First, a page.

nicotinic acid amide
|AHFS/Drugs.com||Consumer Drug Information|
|by mouth, topical|
|CompTox Dashboard (EPA)|
|Chemical and physical data|
|Molar mass||122.127 g·mol−1|
|3D model (JSmol)|
|Density||1.40 g/cm3 g/cm3|
|Melting point||129.5 °C (265.1 °F)|
|Boiling point||334 °C (633 °F)|
Niacinamide or nicotinamide (NAM) is a form of vitamin B3 found in food and used as a dietary supplement and medication. As a supplement, it is used by mouth to prevent and treat pellagra (niacin deficiency). While nicotinic acid (niacin) may be used for this purpose, niacinamide has the benefit of not causing skin flushing. As a cream, it is used to treat acne. It is a water soluble vitamin.
Side effects are minimal. At high doses liver problems may occur. Normal amounts are safe for use during pregnancy. Niacinamide is in the vitamin B family of medications, specifically the vitamin B3 complex. It is an amide of nicotinic acid. Foods that contain niacinamide include yeast, meat, milk, and green vegetables.
Niacinamide was discovered between 1935 and 1937. It is on the World Health Organization's List of Essential Medicines. Niacinamide is available as a generic medication and over the counter. Commercially, niacinamide is made from either nicotinic acid (niacin) or nicotinonitrile. In a number of countries grains have niacinamide added to them.
Niacinamide increases the biosynthesis of ceramides in human keratinocytes in vitro and improves the epidermal permeability barrier in vivo. The application of 2% topical niacinamide for 2 and 4 weeks has been found to be effective in lowering the sebum excretion rate. Niacinamide has been shown to prevent Cutibacterium acnes-induced activation of toll-like receptor 2, which ultimately results in the down-regulation of pro-inflammatory interleukin-8 production.
Other skin benefits from topical niacinamide may include relief to a stripped moisture barrier in the skin, reduced irritation, increase of collagen production, and the lessening of hyperpigmentation in one's skin.
The structure of nicotinamide consists of a pyridine ring to which a primary amide group is attached in the meta position. It is an amide of nicotinic acid. As an aromatic compound, it undergoes electrophilic substitution reactions and transformations of its two functional groups. Examples of these reactions reported in Organic Syntheses include the preparation of 2-chloronicotinonitrile by a two-step process via the N-oxide,
The hydrolysis of nicotinonitrile is catalysed by the enzyme nitrile hydratase from Rhodococcus rhodochrous J1, producing 3500 tons per annum of nicotinamide for use in animal feed. The enzyme allows for a more selective synthesis as further hydrolysis of the amide to nicotinic acid is avoided. Nicotinamide can also be made from nicotinic acid. According to Ullmann's Encyclopedia of Industrial Chemistry, worldwide 31,000 tons of nicotinamide were sold in 2014.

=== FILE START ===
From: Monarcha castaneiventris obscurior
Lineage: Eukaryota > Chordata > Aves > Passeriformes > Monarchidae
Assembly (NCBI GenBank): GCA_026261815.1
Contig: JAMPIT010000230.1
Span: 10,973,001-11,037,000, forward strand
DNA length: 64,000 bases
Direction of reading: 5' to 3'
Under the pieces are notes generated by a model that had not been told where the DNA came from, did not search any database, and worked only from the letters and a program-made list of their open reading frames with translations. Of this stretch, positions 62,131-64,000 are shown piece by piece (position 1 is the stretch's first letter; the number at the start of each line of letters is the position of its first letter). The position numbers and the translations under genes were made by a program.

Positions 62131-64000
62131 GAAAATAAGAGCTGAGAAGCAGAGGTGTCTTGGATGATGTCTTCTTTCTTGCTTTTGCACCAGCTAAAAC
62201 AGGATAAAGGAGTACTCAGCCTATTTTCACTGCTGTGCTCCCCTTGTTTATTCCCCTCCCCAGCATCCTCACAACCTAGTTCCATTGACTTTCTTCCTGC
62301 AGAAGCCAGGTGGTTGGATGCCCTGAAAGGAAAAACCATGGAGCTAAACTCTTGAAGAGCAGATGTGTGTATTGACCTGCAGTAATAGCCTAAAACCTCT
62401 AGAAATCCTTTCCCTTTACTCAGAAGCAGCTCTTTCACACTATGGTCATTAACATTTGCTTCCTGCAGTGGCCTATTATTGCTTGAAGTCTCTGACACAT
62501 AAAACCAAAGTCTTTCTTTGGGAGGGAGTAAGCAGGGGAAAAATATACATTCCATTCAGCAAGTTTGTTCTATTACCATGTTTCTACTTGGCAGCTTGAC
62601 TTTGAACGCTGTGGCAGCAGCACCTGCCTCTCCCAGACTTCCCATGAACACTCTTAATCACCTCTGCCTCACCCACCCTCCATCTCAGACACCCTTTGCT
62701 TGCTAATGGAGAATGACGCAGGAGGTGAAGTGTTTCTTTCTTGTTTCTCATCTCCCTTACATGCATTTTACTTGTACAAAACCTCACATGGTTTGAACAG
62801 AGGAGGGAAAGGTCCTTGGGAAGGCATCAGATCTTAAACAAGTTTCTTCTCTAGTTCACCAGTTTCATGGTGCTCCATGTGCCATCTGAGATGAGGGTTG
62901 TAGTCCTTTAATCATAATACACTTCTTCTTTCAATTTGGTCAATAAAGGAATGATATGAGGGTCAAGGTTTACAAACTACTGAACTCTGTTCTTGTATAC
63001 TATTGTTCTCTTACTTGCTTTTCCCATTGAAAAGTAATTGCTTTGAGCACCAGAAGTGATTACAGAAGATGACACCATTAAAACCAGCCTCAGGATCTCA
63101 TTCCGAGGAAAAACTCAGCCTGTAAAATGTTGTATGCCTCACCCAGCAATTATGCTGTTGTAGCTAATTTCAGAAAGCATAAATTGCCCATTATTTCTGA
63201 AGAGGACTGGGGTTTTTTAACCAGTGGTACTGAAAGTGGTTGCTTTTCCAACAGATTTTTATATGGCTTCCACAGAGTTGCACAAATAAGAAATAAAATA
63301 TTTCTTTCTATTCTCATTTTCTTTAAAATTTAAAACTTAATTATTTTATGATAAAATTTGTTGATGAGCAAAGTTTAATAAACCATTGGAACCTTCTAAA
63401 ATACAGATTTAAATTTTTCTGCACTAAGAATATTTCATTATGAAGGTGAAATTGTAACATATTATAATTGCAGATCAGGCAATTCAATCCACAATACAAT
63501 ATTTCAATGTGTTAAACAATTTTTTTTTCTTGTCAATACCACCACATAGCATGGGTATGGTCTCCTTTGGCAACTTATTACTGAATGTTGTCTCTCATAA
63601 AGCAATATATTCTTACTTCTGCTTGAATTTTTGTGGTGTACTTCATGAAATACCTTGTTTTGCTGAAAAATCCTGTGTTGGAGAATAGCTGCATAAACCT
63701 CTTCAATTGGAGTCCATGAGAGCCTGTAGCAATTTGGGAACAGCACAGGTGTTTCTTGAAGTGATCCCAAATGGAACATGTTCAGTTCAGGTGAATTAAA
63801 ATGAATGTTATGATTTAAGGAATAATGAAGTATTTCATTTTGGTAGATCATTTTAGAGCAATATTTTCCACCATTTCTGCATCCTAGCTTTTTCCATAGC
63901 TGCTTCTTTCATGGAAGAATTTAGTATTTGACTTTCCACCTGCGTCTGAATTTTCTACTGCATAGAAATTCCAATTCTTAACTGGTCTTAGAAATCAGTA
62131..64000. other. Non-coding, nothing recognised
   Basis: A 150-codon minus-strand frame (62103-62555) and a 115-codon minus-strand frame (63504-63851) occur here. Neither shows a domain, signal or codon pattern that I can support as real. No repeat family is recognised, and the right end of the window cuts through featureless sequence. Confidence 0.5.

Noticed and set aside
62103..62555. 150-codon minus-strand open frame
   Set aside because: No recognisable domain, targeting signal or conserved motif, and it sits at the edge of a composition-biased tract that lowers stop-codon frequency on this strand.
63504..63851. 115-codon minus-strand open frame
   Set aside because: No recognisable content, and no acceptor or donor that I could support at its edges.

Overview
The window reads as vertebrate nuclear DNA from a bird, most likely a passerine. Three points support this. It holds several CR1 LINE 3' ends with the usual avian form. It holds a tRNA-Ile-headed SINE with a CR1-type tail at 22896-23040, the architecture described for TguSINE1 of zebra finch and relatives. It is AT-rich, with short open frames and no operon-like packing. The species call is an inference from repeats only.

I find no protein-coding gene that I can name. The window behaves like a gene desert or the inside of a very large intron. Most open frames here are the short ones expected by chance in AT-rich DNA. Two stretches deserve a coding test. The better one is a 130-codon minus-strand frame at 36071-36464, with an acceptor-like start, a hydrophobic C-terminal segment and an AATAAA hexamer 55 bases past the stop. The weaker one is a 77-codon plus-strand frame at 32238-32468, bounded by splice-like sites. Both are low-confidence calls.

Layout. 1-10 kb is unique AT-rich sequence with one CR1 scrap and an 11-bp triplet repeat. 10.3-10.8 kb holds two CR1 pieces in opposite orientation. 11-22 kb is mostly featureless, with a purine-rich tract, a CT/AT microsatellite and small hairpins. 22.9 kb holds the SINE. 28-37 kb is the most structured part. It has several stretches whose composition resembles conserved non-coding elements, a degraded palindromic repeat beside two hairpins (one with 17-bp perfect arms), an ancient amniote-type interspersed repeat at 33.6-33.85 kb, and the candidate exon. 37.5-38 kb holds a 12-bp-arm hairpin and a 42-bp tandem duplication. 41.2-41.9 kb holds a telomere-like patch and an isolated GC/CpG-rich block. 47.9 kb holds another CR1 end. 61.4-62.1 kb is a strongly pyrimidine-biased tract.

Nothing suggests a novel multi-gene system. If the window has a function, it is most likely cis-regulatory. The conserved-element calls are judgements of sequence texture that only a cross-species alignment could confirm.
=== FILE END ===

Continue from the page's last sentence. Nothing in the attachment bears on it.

Nicotinamide, as a part of the cofactor nicotinamide adenine dinucleotide (NADH / NAD+) is crucial to life. In cells, nicotinamide is incorporated into NAD+ and nicotinamide adenine dinucleotide phosphate (NADP+). NAD+ and NADP+ are cofactors in a wide variety of enzymatic oxidation-reduction reactions, most notably glycolysis, the citric acid cycle, and the electron transport chain. If humans ingest nicotinamide, it will likely undergo a series of reactions that transform it into NAD, which can then undergo a transformation to form NADP+. This method of creation of NAD+ is called a salvage pathway. However, the human body can produce NAD+ from the amino acid tryptophan and niacin without our ingestion of nicotinamide.
NAD+ acts as an electron carrier that helps with the interconversion of energy between nutrients and the cell's energy currency, adenosine triphosphate (ATP). In oxidation-reduction reactions, the active part of the cofactor is the nicotinamide. In NAD+, the nitrogen in the aromatic nicotinamide ring is covalently bonded to adenine dinucleotide. The formal charge on the nitrogen is stabilized by the shared electrons of the other carbon atoms in the aromatic ring. When a hydride atom is added onto NAD+ to form NADH, the molecule loses its aromaticity, and therefore a good amount of stability. This higher energy product later releases its energy with the release of a hydride, and in the case of the electron transport chain, it assists in forming adenosine triphosphate.
When one mole of NADH is oxidized, 158.2 kJ of energy will be released.
Niacinamide occurs as a component of a variety of biological systems, including within the vitamin B family and specifically the vitamin B3 complex. It is also a critically important part of the structures of NADH and NAD+, where the N-substituted aromatic ring in the oxidised NAD+ form undergoes reduction with hydride attack to form NADH. The NADPH/NADP+ structures have the same ring, and are involved in similar biochemical reactions.
Niacinamide occurs in trace amounts mainly in meat, fish, nuts, and mushrooms, as well as to a lesser extent in some vegetables. It is commonly added to cereals and other foods. Many multivitamins contain 20–30 mg of vitamin B3 and it is also available in higher doses.
A 2015 trial found niacinamide to reduce the rate of new nonmelanoma skin cancers and actinic keratoses in a group of people at high risk for the conditions.
Niacinamide may be beneficial in treating psoriasis.
There is tentative evidence for a potential role of niacinamide in treating acne, rosacea, autoimmune blistering disorders, ageing skin, and atopic dermatitis. Niacinamide also inhibits poly(ADP-ribose) polymerases (PARP-1), enzymes involved in the rejoining of DNA strand breaks induced by radiation or chemotherapy. ARCON (accelerated radiotherapy plus carbogen inhalation and nicotinamide) has been studied in cancer.
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